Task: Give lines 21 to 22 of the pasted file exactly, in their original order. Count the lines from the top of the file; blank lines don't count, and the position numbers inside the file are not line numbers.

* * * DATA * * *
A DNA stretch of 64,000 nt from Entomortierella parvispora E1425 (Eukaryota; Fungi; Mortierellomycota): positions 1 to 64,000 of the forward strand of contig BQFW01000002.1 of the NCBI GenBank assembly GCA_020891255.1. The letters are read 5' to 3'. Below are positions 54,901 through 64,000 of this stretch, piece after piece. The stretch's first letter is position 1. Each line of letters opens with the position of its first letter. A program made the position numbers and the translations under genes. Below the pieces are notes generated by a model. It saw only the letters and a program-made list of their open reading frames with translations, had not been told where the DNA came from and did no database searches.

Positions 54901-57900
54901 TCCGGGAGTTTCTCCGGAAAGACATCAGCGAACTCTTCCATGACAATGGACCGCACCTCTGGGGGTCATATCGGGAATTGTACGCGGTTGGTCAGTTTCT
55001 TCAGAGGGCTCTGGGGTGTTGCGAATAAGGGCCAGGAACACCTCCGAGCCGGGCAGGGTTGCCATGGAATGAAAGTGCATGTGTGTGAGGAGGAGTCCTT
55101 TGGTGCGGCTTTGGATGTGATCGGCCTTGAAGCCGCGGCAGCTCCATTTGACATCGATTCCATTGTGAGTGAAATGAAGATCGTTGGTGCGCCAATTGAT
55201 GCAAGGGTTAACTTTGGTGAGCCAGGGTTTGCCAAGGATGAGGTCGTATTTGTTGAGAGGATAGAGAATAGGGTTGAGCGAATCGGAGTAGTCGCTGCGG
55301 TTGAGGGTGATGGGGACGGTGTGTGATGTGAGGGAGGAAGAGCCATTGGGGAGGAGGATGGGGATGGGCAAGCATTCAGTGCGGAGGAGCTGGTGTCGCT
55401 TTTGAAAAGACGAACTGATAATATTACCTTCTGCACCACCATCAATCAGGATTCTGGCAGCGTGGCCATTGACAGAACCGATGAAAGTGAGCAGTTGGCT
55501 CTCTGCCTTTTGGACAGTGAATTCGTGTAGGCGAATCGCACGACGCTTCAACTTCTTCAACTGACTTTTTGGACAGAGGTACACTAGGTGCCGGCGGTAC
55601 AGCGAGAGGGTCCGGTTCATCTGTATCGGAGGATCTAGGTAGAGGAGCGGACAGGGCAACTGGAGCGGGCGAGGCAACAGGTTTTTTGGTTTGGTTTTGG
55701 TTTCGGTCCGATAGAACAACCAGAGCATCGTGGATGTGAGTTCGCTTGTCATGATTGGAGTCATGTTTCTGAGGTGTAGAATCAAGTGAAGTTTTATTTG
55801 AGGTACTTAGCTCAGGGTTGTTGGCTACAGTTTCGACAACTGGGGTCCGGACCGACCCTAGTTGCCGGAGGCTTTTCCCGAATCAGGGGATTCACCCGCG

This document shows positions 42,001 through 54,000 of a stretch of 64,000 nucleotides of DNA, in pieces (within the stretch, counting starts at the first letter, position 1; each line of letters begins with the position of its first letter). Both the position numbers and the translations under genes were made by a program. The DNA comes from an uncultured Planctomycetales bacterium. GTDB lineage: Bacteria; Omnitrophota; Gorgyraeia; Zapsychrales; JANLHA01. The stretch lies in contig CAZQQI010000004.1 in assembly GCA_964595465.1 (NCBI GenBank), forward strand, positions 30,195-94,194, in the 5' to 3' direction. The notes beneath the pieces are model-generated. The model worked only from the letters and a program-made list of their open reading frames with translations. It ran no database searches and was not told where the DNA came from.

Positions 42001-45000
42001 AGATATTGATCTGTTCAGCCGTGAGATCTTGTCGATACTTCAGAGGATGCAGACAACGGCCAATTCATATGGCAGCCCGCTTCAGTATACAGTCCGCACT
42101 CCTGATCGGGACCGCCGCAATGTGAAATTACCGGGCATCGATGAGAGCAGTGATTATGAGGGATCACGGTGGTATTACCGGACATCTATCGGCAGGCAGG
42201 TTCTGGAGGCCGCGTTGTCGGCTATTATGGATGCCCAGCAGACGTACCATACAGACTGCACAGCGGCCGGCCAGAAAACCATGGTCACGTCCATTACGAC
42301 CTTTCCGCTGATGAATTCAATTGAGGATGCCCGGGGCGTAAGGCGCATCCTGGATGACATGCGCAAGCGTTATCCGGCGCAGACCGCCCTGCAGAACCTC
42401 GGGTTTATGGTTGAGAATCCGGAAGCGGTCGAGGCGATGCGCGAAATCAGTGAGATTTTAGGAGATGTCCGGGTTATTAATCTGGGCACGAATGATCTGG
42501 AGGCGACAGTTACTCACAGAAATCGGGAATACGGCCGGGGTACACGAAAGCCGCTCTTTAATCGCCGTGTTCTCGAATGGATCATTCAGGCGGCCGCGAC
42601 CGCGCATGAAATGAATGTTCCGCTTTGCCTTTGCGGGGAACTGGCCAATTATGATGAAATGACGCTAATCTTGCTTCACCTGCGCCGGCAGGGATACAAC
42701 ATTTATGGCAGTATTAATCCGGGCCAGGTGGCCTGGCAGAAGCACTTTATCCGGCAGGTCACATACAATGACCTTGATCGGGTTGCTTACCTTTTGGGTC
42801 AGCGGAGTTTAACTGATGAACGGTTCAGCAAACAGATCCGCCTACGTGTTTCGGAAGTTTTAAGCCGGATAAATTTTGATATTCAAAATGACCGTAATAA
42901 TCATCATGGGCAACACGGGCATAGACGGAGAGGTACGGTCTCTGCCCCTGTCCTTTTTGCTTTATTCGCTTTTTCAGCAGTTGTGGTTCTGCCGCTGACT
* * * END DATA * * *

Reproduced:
42601 CGCGCATGAAATGAATGTTCCGCTTTGCCTTTGCGGGGAACTGGCCAATTATGATGAAATGACGCTAATCTTGCTTCACCTGCGCCGGCAGGGATACAAC
42701 ATTTATGGCAGTATTAATCCGGGCCAGGTGGCCTGGCAGAAGCACTTTATCCGGCAGGTCACATACAATGACCTTGATCGGGTTGCTTACCTTTTGGGTC